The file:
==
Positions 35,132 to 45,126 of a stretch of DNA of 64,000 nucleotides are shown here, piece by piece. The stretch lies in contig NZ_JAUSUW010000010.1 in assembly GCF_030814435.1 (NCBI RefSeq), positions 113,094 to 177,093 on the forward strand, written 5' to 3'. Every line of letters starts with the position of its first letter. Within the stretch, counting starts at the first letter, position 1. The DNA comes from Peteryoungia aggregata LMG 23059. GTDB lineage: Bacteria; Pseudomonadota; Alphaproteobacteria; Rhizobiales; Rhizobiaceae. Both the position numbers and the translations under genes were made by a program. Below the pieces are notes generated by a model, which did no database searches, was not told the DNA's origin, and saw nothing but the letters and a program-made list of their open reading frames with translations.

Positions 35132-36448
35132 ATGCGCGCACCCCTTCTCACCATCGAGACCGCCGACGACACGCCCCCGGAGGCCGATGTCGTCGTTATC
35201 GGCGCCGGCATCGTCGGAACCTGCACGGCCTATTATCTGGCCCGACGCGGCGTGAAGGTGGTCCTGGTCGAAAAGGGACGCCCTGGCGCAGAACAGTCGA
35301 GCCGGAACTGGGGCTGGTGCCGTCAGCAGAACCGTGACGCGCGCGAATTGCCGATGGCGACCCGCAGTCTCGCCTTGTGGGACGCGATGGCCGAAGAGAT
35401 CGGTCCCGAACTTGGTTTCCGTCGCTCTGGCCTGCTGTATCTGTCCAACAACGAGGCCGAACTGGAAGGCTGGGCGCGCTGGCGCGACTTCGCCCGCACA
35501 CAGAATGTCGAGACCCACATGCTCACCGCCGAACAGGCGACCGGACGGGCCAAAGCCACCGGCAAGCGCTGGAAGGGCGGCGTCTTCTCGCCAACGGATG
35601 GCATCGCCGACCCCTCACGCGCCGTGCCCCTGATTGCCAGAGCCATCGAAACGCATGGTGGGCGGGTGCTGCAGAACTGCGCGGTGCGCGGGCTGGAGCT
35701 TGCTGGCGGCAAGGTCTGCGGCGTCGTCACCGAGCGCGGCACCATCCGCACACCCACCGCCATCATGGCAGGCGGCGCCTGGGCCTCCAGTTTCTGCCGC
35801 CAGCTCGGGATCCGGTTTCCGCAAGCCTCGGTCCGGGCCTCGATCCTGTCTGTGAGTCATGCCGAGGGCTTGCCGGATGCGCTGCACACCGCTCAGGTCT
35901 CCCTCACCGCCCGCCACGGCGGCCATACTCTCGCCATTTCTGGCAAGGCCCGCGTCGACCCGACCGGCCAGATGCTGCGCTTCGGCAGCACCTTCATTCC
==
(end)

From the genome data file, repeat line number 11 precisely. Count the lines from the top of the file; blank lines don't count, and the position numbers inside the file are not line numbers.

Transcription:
35901 CCCTCACCGCCCGCCACGGCGGCCATACTCTCGCCATTTCTGGCAAGGCCCGCGTCGACCCGACCGGCCAGATGCTGCGCTTCGGCAGCACCTTCATTCC